Weeks after the fatal shooting of an unarmed 18-year-old in Ferguson, Missouri, violent nightly protests gave way to the calm deliberations of a grand jury.
It's a group of 12 private citizens charged with deciding whether criminal charges should be brought against police officer Darren Wilson - the man who fired the deadly shots.
How a grand jury works is a mystery to most Americans -- and to much of the world.
The concept of grand juries date from 12th century England, where they were established to protect commoners from overzealous prosecution by the king.
In the United States, that right is enshrined in the Fifth Amendment of the Constitution, which provides that “No person shall be held to answer for a capital, or otherwise infamous crime, unless on a presentment or indictment of a grand jury.”
Authority over grand juries rests with the 50 individual states, and the rules vary from state to state, with activities ranging from indicting serious crimes to investigating criminal activity and the conduct of public officials.
Unlike trial juries, which meet in open court and decide whether a person charged with a crime is guilty or innocent, grand juries only hear evidence presented by a prosecuting attorney.
Charges are brought if the jury determines there is "probable cause" that a crime was committed and that a specific person or persons may have committed it.
A defense attorney cannot strike members from a grand jury, as can be done with a formal trial.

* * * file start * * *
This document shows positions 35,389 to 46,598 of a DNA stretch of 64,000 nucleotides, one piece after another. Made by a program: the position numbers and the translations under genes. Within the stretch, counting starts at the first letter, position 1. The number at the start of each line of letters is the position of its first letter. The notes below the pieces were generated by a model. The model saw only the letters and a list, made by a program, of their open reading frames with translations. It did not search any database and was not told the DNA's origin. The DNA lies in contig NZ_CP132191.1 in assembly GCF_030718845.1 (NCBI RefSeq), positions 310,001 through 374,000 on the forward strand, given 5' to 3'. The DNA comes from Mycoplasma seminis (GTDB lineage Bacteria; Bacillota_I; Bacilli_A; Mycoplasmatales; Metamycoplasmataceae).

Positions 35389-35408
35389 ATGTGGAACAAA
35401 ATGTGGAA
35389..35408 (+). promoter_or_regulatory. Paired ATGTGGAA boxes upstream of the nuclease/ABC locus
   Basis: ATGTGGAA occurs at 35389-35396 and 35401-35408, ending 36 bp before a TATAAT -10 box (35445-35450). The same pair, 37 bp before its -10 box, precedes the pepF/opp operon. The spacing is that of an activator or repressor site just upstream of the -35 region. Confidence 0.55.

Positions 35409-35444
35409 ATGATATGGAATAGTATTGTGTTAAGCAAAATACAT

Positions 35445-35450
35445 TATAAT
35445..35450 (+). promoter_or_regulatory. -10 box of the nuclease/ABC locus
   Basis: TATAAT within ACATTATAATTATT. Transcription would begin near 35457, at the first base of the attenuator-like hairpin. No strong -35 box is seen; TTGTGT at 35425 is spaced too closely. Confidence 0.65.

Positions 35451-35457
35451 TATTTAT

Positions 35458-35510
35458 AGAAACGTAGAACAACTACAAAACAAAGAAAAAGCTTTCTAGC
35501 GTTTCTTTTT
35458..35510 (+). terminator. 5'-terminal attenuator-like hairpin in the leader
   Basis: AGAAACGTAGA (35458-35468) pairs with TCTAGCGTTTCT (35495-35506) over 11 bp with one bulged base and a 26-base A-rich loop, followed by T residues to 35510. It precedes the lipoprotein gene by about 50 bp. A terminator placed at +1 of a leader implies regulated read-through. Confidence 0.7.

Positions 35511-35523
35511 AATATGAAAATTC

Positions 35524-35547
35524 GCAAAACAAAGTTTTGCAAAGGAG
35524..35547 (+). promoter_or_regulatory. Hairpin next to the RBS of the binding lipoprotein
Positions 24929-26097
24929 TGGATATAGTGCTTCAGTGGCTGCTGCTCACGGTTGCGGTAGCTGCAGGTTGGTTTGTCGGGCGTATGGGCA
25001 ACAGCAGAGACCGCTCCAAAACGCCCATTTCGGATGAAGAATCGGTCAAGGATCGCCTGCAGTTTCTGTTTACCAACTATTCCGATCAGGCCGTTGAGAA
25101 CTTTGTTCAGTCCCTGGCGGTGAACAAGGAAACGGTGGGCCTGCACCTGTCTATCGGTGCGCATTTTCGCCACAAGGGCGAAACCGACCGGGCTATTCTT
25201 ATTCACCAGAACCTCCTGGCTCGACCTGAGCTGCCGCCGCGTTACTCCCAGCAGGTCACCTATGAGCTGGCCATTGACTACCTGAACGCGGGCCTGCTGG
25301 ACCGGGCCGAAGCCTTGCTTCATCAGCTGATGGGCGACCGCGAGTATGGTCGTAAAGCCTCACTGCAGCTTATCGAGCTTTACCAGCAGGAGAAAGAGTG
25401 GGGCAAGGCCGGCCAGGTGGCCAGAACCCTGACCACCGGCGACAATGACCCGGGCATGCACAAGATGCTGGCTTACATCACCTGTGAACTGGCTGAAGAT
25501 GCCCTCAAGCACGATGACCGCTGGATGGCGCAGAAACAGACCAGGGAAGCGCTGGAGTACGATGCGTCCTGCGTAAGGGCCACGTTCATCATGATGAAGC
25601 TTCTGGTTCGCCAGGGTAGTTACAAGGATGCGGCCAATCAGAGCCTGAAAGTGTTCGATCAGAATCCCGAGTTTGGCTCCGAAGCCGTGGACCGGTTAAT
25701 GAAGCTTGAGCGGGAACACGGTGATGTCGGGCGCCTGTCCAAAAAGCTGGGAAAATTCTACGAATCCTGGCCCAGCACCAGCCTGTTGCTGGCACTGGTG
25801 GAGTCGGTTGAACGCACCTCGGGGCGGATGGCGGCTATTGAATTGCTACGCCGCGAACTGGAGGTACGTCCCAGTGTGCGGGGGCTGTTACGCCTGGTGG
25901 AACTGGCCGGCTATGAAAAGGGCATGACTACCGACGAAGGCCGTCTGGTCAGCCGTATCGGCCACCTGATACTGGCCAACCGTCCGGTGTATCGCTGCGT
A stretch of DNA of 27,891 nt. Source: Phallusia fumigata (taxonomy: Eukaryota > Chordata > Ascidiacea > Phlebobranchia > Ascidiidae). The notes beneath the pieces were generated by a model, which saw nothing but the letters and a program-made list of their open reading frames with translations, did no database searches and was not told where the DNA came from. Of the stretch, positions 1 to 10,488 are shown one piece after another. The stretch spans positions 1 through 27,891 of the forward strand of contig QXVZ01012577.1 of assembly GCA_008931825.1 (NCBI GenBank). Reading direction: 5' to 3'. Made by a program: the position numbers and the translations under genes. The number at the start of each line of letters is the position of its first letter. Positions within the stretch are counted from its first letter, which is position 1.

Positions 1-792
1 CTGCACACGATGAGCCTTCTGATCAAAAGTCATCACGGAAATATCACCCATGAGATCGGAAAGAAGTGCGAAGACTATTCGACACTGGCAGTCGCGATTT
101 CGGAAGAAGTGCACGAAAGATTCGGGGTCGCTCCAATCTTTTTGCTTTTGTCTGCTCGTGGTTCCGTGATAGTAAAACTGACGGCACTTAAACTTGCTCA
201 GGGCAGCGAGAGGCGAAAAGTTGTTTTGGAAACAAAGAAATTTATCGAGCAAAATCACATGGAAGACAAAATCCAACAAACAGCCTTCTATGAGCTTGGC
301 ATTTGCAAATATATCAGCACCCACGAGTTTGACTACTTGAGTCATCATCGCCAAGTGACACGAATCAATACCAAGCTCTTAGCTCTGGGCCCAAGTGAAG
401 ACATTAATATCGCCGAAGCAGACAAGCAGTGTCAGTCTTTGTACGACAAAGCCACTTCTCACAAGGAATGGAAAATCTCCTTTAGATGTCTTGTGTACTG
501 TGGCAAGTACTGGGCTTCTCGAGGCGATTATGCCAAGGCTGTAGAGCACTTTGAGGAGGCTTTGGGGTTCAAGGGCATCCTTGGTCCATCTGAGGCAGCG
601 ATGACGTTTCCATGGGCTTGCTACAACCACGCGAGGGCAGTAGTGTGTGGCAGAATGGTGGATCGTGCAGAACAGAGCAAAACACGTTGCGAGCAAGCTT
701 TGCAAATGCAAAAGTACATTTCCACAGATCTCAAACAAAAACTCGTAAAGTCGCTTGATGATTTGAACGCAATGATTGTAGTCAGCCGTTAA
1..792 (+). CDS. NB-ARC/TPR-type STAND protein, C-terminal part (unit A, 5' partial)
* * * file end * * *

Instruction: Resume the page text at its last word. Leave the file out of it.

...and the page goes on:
During grand jury proceedings, neither the judge nor the person suspected of committing the crime is present. Proceedings are held in secret to protect reputations of the innocent.
In this case, however, Wilson did testify without a lawyer.
In another unusual aspect of this case, the prosecution did not tell the grand jury what crimes Wilson should possibly be charged with, instead leaving it up to the jury to decide what, if any, crimes were committed, according to The Washington Post.
In most cases, after the prosecutor has presented all of the state's evidence, he asks the jury to issue an indictment and leaves the room.
Grand jurors then vote by a show of hands on each of the charges under consideration. In the Ferguson cases, nine "yes" votes are required from the 12-person jury to indict officer Wilson.
According to the Poynter Institute, some key differences between grand juries and juries are that grand juries are not sequestered, they do not have to swear to be impartial and they may do investigating on their own.
Hearsay evidence can be allowed and the bar of proof is much lower - meaning grand jurors only have to find probable cause to issue an indictment.
In a courtroom trial the jury has to be convinced “beyond a reasonable doubt” that a person is guilty of a crime.